For everyone that is predicting the demise of Dell, today’s announcement of its summer 2013 update of the cloud integration platform Boomi AtomSphere as well as the announcement that it is to buying Enstratius, a provider of cloud management software, shows old dogs can do new tricks.
While the announcements are interesting in themselves from an IT perspective, the fact that Dell is moving so aggressively at a time when it is feeling the full impact of the decline of the PC market, points to brighter and more competitive future for the ailing giant.
You may recall that Michael Dell has been trying to take the company off the public market and privatize it again in order to refocus its operations and stage what will be -- if it happens -- one of the biggest turnarounds in IT history in recent years.
One of the measures he proposed was to shift its focus away from hardware and turn to software, and while there has been evidence over the past few months that this re-focusing is underway, these two announcements have to be the most confident statement of that new intent to date.
Boomi Cloud Integration
Boomi will certainly give it a better hold in the cloud than it had before. With the summer 2013 release, Dell is expanding its cloud integration abilities with the addition of API management as well as support for Integration Packs and process libraries.
This effectively offers enterprises the ability to connect cloud-based applications with those that are based on-premises without having to add new applications or software that is not just difficult to integrate, but can also cost a tidy penny.
Strong demand by business leaders for real-time, cloud-based services is forcing software developers to rethink legacy ETL integration in light of the real-time integration of cloud, social, mobile and machine-to-machine solutions with existing mission-critical applications,” said Chris McNabb, general manager, Dell Boomi.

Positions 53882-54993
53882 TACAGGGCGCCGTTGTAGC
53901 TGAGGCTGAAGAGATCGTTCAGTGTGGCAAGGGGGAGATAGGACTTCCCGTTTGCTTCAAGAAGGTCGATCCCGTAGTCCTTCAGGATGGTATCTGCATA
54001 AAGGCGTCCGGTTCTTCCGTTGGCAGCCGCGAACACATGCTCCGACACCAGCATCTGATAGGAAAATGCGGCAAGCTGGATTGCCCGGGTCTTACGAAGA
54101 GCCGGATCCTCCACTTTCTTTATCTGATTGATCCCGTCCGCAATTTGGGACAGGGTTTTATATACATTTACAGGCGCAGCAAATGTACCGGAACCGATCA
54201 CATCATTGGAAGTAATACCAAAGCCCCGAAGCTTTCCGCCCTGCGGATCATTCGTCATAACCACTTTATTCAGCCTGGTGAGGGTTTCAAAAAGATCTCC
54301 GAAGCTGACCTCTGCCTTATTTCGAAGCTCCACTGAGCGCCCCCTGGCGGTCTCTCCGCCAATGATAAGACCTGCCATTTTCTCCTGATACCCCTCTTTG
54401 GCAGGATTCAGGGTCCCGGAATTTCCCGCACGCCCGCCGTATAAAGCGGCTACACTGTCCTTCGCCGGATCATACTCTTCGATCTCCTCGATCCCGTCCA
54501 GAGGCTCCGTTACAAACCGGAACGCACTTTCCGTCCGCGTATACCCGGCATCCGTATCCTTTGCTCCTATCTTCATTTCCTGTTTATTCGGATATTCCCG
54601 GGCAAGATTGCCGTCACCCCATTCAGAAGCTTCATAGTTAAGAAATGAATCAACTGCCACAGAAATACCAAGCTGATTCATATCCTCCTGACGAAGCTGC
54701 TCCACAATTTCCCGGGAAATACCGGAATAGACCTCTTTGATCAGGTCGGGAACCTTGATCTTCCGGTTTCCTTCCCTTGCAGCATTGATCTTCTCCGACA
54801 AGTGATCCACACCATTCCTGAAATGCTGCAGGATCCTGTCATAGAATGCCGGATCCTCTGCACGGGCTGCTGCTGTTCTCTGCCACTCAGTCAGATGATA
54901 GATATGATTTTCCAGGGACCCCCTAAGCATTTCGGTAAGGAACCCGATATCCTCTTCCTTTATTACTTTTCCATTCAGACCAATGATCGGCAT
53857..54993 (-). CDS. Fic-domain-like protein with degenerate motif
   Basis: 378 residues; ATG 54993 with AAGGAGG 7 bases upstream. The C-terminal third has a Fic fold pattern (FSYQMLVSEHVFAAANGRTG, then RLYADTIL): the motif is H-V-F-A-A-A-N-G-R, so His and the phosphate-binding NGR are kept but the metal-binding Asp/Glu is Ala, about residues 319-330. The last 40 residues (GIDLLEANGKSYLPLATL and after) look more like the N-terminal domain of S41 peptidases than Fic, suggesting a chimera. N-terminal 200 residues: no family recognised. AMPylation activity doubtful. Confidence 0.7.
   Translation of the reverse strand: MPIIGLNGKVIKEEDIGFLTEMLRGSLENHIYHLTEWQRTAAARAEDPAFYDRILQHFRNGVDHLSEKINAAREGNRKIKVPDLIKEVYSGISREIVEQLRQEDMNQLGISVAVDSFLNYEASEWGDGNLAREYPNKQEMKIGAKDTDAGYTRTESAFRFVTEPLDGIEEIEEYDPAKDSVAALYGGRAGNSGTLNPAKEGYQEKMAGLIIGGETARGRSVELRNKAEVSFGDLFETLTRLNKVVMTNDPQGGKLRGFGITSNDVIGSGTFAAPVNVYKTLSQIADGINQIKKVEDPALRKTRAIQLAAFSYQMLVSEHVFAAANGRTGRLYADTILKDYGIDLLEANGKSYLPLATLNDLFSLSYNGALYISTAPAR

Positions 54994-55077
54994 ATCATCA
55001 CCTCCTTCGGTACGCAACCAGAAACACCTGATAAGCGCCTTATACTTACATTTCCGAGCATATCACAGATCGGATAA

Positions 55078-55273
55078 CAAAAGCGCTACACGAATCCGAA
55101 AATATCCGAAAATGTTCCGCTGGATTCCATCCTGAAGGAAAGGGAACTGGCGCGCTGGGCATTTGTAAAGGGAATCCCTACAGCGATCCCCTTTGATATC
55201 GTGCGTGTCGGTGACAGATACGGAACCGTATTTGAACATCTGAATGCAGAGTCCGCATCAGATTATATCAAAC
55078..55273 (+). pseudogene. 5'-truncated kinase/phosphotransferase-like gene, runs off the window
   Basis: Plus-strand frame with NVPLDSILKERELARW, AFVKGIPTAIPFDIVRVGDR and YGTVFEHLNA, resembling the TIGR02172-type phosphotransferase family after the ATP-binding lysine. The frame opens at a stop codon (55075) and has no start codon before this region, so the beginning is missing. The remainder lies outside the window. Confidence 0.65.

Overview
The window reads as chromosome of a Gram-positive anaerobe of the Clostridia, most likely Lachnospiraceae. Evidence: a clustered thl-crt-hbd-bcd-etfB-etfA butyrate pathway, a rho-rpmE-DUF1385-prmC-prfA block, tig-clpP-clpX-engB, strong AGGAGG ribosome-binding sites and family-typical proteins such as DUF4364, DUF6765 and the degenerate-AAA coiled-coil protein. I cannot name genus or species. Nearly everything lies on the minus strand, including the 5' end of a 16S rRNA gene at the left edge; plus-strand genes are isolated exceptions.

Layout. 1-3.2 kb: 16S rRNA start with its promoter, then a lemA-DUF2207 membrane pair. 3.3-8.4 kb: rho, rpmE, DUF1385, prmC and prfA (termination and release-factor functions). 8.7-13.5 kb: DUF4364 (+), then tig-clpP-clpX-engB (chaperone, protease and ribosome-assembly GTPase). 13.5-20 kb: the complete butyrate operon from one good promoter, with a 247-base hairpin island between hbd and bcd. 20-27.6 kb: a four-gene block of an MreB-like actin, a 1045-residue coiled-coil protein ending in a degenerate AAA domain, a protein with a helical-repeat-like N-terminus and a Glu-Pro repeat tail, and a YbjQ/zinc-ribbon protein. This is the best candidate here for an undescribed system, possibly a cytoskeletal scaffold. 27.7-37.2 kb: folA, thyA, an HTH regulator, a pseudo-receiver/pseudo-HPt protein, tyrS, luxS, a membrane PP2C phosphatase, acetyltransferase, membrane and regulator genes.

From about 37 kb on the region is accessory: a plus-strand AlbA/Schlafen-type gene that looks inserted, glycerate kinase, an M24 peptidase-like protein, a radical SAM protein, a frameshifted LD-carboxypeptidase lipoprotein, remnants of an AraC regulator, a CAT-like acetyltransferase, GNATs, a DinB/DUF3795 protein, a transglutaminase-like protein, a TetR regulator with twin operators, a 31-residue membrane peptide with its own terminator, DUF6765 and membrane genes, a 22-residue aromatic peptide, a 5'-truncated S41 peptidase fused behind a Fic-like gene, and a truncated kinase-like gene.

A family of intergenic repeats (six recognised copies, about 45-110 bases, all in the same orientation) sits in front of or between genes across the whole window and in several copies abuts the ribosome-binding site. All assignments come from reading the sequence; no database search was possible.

Boomi API Management
The summer release also comes with API management will enable enterprises secure, monitor, measure and scale web services of increasing complexity.
Dell has also announced the release of Boomi Integration Packs for ISVs and SaaS providers. The integration packs enable IT department manage changes in the infrastructure from a central location.
As a result SaaS providers can now avail of a “change once and deploy everywhere” feature that manages integrations with a single change to the central system.
The final upgrade here is the introduction of process libraries that make it easy to capture best practices and intellectual property and apply those processes through templates to multiple clients.
Dell Buys Enstratius
But that is not the only cloud goodness from Dell this week. It has also announced the acquisition of Enstratius, a 2008 start-up that provides cloud management software, for an undisclosed sum.
Enstratius fits in nicely with Dell’s other cloud news by providing application management across private, public and hybrid clouds, offering automated application provisioning, scaling and application configuration as well as usage governance and monitoring.
It also supports more than 20 public and private cloud platforms including VMWare, Rackspace, Azure and Amazon Web Services. More from Dell as it happens.
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